During a visit earlier this month to UC Irvine, California Energy Commissioner Chair Robert Weisenmiller made a stop at the CalPlug research and demonstration center to see first-hand the numerous energy-efficiency projects underway. The Center’s initial research funding included a $1 million investment from the Energy Commission.
After a brief organizational overview, the Commissioner was guided through six demonstrations, learning about each project from one of the student team leaders. Weisenmiller, who fills the engineer/scientist role on the five member commission, was eager to engage the young researchers.
“How many members are engineers, how many write the software and what do you find to be the biggest challenge?” he asked the ZotWatt team who is participating in a U.S. Department of Energy design competition for ultra-low energy-use appliances and equipment.
The team is developing a consumer-centric plug load energy management prototype. Carlotta Pham, a senior mechanical engineering student who represented the group, explained that optimizing the algorithms and designing a system structure were challenging tasks.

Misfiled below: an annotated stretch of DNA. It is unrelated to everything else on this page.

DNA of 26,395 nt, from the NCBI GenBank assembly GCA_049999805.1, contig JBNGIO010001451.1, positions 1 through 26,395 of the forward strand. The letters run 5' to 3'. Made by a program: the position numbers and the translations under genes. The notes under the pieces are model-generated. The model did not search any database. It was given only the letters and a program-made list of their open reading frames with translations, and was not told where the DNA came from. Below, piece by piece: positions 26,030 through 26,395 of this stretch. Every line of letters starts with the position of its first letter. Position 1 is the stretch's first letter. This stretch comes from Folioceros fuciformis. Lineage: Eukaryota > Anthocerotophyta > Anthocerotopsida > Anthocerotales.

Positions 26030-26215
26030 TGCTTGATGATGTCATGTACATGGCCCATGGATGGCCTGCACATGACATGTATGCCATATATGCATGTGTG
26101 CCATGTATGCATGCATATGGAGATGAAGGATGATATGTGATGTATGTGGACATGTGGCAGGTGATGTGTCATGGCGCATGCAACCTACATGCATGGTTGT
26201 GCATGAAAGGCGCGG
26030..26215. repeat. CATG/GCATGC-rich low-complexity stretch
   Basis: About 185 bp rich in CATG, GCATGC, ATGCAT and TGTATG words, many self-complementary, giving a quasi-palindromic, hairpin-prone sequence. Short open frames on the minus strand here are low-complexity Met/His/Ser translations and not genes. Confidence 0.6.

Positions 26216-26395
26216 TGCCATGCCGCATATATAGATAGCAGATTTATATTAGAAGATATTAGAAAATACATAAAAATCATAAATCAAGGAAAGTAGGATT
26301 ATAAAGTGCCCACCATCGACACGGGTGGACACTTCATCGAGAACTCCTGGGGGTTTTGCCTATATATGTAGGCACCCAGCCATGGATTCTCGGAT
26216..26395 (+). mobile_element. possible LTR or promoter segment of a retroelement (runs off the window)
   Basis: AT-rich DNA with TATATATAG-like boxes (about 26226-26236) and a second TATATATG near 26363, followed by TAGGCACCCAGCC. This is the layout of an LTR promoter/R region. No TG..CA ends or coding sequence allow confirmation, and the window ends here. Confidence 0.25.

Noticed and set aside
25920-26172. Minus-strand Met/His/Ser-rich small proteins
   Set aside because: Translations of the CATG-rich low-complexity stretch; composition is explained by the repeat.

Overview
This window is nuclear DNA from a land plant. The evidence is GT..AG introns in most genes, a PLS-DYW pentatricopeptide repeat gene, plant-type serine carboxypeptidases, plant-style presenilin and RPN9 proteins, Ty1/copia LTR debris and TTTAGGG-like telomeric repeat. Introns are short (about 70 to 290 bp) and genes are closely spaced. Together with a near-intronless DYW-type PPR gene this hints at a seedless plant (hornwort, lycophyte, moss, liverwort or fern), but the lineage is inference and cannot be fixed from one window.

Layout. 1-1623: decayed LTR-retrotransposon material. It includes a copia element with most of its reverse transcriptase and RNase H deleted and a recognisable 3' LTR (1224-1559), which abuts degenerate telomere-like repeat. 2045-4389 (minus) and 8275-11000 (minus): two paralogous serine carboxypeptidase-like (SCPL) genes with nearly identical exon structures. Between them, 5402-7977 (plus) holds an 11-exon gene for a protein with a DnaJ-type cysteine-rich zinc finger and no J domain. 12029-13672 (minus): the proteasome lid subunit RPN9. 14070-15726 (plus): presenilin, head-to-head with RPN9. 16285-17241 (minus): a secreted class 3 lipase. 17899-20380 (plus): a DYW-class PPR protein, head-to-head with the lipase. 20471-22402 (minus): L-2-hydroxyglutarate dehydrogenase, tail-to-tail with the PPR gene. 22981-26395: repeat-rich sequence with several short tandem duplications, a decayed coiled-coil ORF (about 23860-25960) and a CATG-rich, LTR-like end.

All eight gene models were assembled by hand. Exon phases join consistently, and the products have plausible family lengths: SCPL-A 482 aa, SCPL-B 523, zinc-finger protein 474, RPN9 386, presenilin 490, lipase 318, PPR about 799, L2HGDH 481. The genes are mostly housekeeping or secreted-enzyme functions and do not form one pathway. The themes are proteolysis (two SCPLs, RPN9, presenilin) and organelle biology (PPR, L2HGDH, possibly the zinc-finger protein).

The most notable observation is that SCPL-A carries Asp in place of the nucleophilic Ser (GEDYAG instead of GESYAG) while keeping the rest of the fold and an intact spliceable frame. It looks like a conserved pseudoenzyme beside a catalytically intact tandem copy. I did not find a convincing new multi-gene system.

Another demonstration was the 1 kWh Challenge which promotes energy awareness about consumer electronics and their power consumption. The challenge consists of four tasks, all accomplished by utilizing everyday electronics. Behavioral psychology major Melissa Valdez walked Weisenmiller through the challenge, showing him how the experiential learning process provides participants with basic energy concepts such as wattage, kWh consumption and carbon dioxide emissions.
“This challenge will greatly improve the perception of a kWh and promote the virtue of doing more with less,” Valdez explained. “At the end, participants are able to see how much energy they have used since the start of the challenge.”
Other projects the Commissioner viewed included the Wall of Power, the Smart Meter display, the Set-top Box Power Management system and the SIM lab.
Weisenmiller, who was a guest of engineering Professor Scott Samuelsen, said he was thoroughly impressed by all of the work.
“I can’t wait to return and see the progress,” he said. “This is a really important effort towards understanding and improving our state’s plug-load energy consumption and educating consumers on making good choices.”
Weisenmiller is the second CEC commissioner to visit CalPlug; he was preceded by Andrew McAllister who toured the Center in August 2012.
–by Shellie Nazarenus